-z cet-report flag is used to make sure that all object files were compiled with a correct -fcf-protection flag. If warning or error are given, mold prints out a warning or an error message if an object file was not compiled with the compiler flag.
mold looks for GNU_PROPERTY_X86_FEATURE_1_IBT bit and GNU_PROPERTY_X86_FEATURE_1_SHSTK bit in section to determine whether or not an object file was compiled with -fcf-protection.
now, -z lazy
By default, functions referring other ELF modules are resolved by the dynamic linker when they are called for the first time. -z now marks an executable or a shared library file so that all dynamic symbols are loaded when a file is loaded to memory. -z lazy restores the default behavior.
Mark object requiring immediate $ORIGIN processing at runtime.
Turn on GNU_PROPERTY_X86_FEATURE_1_IBT bit in section to indicate that the output uses IBT-enabled PLT. This option implies -z ibtplt.
Generate Intel Branch Tracking (IBT)-enabled PLT.
IBT is part of Intel Control-flow Enforcement Technology (CET). IBT is a new x86 feature available since Tiger Lake which is released in 2020. If IBT is enabled, all indirect branch instructions have to branch to a so-called "landing pad" instruction. Landing pad itself is a no-op, but it works as a marker that branching to that instruction is expected. If there's no landing pad after branch, the CPU raises an exception. This mechanism makes ROP attacks difficult.
Since PLT can be used as an indirect branch target, we need a different instruction sequence for IBT-enabled PLT. If -z ibtplt is specified, mold generates PLT entries that start with a landing pad. The size of IBT-enabled PLT is 24 bytes as opposed to 16 bytes regular PLT.
execstack, -z noexecstack
By default, the pages for the stack area (i.e. the pages where local variables reside) are not executable for security reasons. -z execstack makes it executable. -z noexecstack restores the default behavior.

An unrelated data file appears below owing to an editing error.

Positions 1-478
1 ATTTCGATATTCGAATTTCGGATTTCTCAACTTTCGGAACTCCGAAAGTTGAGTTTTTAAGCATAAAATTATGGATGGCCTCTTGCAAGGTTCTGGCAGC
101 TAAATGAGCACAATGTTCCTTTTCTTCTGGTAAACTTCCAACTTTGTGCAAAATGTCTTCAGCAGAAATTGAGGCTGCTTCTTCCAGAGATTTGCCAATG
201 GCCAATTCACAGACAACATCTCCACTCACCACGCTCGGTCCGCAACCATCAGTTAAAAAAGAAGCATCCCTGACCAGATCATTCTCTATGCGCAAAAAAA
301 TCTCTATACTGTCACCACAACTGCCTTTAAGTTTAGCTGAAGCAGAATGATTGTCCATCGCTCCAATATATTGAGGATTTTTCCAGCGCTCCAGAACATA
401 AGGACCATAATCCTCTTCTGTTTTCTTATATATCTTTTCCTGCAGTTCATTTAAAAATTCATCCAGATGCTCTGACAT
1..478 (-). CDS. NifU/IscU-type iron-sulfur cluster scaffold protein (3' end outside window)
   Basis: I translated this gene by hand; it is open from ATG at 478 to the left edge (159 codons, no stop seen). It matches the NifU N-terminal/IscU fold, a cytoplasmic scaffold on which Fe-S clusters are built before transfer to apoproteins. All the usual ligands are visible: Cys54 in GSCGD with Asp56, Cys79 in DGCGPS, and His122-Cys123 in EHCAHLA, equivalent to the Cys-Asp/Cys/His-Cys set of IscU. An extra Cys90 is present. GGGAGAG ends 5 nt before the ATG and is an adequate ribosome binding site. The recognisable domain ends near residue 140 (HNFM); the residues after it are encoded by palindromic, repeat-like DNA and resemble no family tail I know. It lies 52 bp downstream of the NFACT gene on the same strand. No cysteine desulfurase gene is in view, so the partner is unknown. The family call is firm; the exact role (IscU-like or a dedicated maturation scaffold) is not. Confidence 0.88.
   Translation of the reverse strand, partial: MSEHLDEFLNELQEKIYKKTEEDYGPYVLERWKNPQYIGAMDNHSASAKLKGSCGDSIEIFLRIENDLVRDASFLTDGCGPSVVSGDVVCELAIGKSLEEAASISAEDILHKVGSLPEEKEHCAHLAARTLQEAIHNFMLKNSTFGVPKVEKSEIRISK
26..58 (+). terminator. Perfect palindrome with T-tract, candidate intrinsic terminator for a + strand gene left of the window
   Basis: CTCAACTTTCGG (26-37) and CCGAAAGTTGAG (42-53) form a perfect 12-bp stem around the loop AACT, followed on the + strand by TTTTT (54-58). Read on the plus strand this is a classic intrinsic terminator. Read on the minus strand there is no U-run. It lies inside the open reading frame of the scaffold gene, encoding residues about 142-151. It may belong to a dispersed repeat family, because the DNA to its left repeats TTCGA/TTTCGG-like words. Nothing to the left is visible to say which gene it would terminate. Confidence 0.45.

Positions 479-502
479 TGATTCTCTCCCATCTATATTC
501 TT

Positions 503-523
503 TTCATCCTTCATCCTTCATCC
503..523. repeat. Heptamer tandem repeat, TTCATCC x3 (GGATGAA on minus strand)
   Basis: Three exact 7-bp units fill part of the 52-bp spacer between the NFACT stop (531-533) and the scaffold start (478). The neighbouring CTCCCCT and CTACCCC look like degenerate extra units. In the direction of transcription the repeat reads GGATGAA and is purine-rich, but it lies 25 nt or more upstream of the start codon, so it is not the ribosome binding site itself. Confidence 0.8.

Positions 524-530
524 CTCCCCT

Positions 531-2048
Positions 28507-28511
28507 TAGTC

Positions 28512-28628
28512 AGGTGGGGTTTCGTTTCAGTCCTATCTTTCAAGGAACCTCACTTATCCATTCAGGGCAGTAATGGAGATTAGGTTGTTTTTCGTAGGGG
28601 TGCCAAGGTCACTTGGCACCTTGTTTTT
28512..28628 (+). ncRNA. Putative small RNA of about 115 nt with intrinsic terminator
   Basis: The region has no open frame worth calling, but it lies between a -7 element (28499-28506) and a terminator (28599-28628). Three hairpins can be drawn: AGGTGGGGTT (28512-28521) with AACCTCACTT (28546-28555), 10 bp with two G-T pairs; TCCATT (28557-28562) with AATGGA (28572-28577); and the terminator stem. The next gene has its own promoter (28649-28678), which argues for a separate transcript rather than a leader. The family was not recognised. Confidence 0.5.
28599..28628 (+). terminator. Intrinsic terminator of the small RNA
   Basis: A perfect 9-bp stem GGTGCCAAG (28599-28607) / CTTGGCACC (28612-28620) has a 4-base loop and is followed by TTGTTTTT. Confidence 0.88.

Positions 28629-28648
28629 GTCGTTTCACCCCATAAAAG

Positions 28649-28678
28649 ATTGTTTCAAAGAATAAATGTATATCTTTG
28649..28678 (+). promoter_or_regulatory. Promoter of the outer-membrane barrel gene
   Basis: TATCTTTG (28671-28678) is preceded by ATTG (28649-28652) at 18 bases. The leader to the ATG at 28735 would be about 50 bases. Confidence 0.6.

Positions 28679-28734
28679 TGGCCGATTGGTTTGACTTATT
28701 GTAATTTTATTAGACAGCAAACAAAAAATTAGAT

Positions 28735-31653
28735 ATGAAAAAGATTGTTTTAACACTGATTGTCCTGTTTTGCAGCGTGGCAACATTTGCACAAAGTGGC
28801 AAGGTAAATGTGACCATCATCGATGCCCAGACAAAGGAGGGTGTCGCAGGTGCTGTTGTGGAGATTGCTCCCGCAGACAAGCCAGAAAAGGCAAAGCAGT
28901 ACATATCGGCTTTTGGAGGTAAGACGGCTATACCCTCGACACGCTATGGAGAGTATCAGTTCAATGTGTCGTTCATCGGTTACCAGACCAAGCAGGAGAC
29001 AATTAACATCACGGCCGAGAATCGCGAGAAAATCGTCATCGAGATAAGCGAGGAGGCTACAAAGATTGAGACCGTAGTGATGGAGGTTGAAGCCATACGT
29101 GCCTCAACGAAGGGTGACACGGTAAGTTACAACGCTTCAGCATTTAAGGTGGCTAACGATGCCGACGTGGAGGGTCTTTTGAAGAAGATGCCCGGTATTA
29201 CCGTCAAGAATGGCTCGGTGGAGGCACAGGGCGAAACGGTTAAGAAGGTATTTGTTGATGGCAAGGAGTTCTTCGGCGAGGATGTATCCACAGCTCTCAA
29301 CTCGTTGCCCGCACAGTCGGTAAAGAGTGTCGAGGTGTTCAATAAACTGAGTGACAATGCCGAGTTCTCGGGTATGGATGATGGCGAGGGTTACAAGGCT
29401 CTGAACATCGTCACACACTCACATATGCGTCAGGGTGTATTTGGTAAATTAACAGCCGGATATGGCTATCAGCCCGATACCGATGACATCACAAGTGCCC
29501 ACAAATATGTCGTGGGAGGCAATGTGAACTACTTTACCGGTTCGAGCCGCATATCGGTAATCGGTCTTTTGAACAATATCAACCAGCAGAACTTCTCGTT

keep-text-section-prefix, -z nokeep-text-section-prefix
Keep, .text.unknown, .text.unlikely, .text.startup and .text.exit as separate sections in the final binary.
relro, -z norelro
Some sections such as .dynamic have to be writable only during an executable or a shared library file is being loaded to memory. Once the dynamic linker finishes its job, such sections won't be mutated by anyone. As a security mitigation, it is preferred to make such segments read-only during program execution.
-z relro puts such sections into a special section called relro. The dynamic linker make a relro segment read-only after it finishes its job.
By default, mold generates a relro segment. -z norelro disables the feature.
separate-loadable-segments, -z separate-code, -z noseparate-code
If one memory page contains multiple segments, the page protection bits are set in such a way that needed attributes (writable or executable) are satisifed for all segments. This usually happens at a boundary of two segments with two different attributes.
separate-loadable-segments adds paddings between segments with different attributes so that they do not share the same page. This is the default.
separate-code adds paddings only between executable and non-executable segments.
noseparate-code does not add any paddings between segments.
defs, -z nodefs
Report undefined symbols (even with --shared).
Enforce shadow stack by turning GNU_PROPERTY_X86_FEATURE_1_SHSTK bit in output section. Shadow stack is part of Intel Control-flow Enforcement Technology (CET), which is available since Tiger Lake (2020).
--z notext, -z textoff, -z text
mold by default reports an error if dynamic relocations are created in read-only sections. If -z notext or -z textoff are given, mold creates such dynamic relocations without reporting an error. -z text restores the default behavior.
Some CPU ISAs support multiple different memory page sizes. This option specifies the maximum page size that an output binary can run on. If you specify a large value, the output can run on both large and small page systems, but it wastes a bit of memory at page boundaries on systems with small pages.
The default value is 4 KiB for i386 and x86-64, and 64 KiB for ARM64.
Make the dynamic loader to ignore default search paths.
Mark DSO non-deletable at runtime.
Mark DSO not available to dlopen(3).
Mark DSO not available to dldump(3).
Do not create copy relocations.
Mark DSO to be initialized first at runtime.
Mark object to interpose all DSOs but executable.

gold(1), ld(1),

Rui Ueyama <>

Report bugs to
January 22, 2022 Debian